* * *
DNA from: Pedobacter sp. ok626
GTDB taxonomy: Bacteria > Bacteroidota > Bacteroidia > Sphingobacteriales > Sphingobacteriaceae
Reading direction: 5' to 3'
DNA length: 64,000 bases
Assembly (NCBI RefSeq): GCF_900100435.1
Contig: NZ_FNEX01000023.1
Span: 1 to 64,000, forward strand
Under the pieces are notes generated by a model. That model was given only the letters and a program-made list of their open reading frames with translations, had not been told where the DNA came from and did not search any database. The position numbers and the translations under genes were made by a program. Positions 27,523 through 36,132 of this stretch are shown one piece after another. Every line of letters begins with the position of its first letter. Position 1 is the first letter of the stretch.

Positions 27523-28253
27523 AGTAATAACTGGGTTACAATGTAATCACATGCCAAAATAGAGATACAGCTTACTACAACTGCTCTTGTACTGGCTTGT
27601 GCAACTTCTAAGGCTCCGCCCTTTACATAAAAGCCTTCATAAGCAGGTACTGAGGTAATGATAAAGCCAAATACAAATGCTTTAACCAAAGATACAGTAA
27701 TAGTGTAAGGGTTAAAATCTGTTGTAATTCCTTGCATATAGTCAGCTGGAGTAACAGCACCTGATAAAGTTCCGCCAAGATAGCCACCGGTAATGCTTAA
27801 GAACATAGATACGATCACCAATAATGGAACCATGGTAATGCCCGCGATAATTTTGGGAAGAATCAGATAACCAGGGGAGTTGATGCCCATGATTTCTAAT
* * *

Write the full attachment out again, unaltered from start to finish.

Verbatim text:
DNA from: Pedobacter sp. ok626
GTDB taxonomy: Bacteria > Bacteroidota > Bacteroidia > Sphingobacteriales > Sphingobacteriaceae
Reading direction: 5' to 3'
DNA length: 64,000 bases
Assembly (NCBI RefSeq): GCF_900100435.1
Contig: NZ_FNEX01000023.1
Span: 1 to 64,000, forward strand
Under the pieces are notes generated by a model. That model was given only the letters and a program-made list of their open reading frames with translations, had not been told where the DNA came from and did not search any database. The position numbers and the translations under genes were made by a program. Positions 27,523 through 36,132 of this stretch are shown one piece after another. Every line of letters begins with the position of its first letter. Position 1 is the first letter of the stretch.

Positions 27523-28253
27523 AGTAATAACTGGGTTACAATGTAATCACATGCCAAAATAGAGATACAGCTTACTACAACTGCTCTTGTACTGGCTTGT
27601 GCAACTTCTAAGGCTCCGCCCTTTACATAAAAGCCTTCATAAGCAGGTACTGAGGTAATGATAAAGCCAAATACAAATGCTTTAACCAAAGATACAGTAA
27701 TAGTGTAAGGGTTAAAATCTGTTGTAATTCCTTGCATATAGTCAGCTGGAGTAACAGCACCTGATAAAGTTCCGCCAAGATAGCCACCGGTAATGCTTAA
27801 GAACATAGATACGATCACCAATAATGGAACCATGGTAATGCCCGCGATAATTTTGGGAAGAATCAGATAACCAGGGGAGTTGATGCCCATGATTTCTAAT